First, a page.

An incomplete fertilizer is not necessarily inferior to a complete fertilizer. Identifying the right fertilizer for your needs depends on a variety of circumstances. If your soil already has an excess of one of the three nutrients in NPK, you could be harming some of your plants by adding more of it to the soil—in this case, an incomplete or unbalanced fertilizer may be the right choice.

For this reason, it is important to test your soil before applying fertilizer. Otherwise, whenever you add anything to your soil, the effect (whether positive or negative) is left to chance.

Organic Fertilizers

Organic fertilizer ingredients are soil nutrients from plant, animal, or mineral sources. Products labeled as "organic fertilizers" must specify which nutrients are organic and must be identified as synthetic or natural by percentage. For example, the label might read, "20 percent of nitrogen (6 percent synthetic, 14 percent organic)."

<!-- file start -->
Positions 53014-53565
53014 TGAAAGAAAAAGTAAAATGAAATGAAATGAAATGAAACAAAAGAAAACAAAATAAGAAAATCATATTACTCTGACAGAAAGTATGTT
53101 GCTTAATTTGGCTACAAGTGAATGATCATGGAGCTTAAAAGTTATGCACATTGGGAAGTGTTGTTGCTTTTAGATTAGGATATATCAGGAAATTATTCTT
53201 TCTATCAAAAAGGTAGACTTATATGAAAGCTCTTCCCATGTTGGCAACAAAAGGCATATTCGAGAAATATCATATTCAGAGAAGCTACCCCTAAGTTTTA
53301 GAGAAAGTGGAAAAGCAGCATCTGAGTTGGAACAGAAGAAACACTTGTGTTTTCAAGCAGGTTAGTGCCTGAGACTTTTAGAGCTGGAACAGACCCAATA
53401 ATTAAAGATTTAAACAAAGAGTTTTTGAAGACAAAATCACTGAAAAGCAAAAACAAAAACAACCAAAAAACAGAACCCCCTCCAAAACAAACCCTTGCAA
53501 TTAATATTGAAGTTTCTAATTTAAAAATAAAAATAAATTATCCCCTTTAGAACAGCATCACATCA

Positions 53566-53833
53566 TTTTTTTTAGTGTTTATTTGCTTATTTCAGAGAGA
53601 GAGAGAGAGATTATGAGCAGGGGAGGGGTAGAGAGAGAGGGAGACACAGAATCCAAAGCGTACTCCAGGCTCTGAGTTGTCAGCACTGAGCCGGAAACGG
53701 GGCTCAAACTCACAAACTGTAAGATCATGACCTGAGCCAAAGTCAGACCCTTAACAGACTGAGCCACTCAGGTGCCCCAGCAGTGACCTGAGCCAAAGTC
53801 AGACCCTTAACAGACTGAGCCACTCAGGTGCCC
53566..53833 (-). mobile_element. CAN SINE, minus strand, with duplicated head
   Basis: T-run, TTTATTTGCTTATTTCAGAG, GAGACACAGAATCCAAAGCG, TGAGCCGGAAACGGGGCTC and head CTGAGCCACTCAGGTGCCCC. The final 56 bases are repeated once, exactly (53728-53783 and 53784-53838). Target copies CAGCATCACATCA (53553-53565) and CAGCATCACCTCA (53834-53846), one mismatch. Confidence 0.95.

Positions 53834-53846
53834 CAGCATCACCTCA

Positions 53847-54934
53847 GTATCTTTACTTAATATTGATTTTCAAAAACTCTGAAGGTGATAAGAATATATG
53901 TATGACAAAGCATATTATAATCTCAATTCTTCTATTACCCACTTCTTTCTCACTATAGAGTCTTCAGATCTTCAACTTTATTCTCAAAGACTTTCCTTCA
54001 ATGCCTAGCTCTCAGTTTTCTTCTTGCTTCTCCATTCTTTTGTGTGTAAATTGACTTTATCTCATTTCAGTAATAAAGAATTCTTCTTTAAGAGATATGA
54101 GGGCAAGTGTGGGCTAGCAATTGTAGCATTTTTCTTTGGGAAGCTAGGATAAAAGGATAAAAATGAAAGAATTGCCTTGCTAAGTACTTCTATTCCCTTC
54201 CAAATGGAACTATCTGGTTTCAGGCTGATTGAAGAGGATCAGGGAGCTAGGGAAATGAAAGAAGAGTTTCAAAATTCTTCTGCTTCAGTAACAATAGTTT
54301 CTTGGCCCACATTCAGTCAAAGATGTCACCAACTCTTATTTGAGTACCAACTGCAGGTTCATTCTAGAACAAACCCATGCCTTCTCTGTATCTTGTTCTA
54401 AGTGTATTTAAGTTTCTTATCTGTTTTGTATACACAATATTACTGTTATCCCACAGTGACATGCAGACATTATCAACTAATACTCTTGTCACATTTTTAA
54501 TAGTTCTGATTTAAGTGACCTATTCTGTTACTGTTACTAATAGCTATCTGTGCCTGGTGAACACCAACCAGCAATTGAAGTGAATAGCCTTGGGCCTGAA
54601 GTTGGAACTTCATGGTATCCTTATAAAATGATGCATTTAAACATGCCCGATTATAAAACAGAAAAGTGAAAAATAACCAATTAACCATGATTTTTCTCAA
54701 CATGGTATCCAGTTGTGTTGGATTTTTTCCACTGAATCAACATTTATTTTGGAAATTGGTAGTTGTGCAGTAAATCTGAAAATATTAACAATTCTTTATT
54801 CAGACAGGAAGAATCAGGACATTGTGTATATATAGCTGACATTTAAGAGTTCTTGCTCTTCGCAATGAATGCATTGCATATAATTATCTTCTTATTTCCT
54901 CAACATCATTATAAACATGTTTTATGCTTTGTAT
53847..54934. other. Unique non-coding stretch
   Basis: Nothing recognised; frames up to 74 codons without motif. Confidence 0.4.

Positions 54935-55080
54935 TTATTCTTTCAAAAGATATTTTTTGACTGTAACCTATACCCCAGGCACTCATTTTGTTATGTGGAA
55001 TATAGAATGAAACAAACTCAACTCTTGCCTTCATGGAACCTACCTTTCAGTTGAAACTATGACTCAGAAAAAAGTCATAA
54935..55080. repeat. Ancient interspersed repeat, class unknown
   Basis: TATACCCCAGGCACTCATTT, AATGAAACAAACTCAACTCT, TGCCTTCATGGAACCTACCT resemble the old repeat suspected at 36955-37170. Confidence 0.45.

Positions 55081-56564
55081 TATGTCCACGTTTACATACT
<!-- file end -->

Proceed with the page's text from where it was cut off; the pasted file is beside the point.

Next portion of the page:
Organic fertilizer sources might include manure, alfalfa meal, kelp, blood and bone meal, fish emulsion, cottonseed, sewage sludge, soft rock phosphate, and green sand.

What Does "Organic" Mean in Fertilizer

Technically speaking, "organic" material is anything that contains carbon atoms. The modern definition of "organic" means it doesn't contain anything synthetic; however, "organic fertilizers" may have natural or synthetic materials, but the percentages of each must be marked. So, if what you want is "non-synthetic fertilizer," read the label carefully for all ingredients before purchasing since the term "organic" does not cover it.